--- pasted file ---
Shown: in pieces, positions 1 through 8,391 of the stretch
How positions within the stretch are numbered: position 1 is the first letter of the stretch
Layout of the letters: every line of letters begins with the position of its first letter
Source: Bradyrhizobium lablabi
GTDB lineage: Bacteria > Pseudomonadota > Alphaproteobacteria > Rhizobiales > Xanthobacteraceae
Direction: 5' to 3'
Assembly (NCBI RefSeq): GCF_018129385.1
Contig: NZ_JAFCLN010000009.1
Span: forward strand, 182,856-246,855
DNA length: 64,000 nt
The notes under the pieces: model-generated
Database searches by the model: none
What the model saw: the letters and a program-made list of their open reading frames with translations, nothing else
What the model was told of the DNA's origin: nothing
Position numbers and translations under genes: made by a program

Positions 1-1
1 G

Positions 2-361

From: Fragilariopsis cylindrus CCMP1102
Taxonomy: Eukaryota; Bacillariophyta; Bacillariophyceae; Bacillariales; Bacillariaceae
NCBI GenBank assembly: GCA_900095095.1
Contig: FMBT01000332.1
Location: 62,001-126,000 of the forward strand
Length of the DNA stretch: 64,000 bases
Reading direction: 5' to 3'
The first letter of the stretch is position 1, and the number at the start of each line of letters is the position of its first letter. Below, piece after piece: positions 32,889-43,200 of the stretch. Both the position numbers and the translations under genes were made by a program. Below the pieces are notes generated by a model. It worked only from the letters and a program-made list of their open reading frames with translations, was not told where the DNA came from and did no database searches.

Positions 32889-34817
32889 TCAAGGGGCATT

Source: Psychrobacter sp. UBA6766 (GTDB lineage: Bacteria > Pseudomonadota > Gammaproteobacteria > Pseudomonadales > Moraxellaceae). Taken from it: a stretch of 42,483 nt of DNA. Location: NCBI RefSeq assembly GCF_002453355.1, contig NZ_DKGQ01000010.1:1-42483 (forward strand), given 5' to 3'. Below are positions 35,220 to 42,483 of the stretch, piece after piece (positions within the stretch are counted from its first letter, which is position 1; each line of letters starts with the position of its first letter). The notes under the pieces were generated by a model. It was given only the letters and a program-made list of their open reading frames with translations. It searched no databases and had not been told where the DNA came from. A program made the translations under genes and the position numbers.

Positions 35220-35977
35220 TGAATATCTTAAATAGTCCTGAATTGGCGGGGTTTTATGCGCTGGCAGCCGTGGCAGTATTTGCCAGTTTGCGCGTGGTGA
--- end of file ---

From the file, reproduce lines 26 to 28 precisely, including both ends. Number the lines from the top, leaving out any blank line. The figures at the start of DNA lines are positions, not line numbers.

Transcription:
The first letter of the stretch is position 1, and the number at the start of each line of letters is the position of its first letter. Below, piece after piece: positions 32,889-43,200 of the stretch. Both the position numbers and the translations under genes were made by a program. Below the pieces are notes generated by a model. It worked only from the letters and a program-made list of their open reading frames with translations, was not told where the DNA came from and did no database searches.

Positions 32889-34817
32889 TCAAGGGGCATT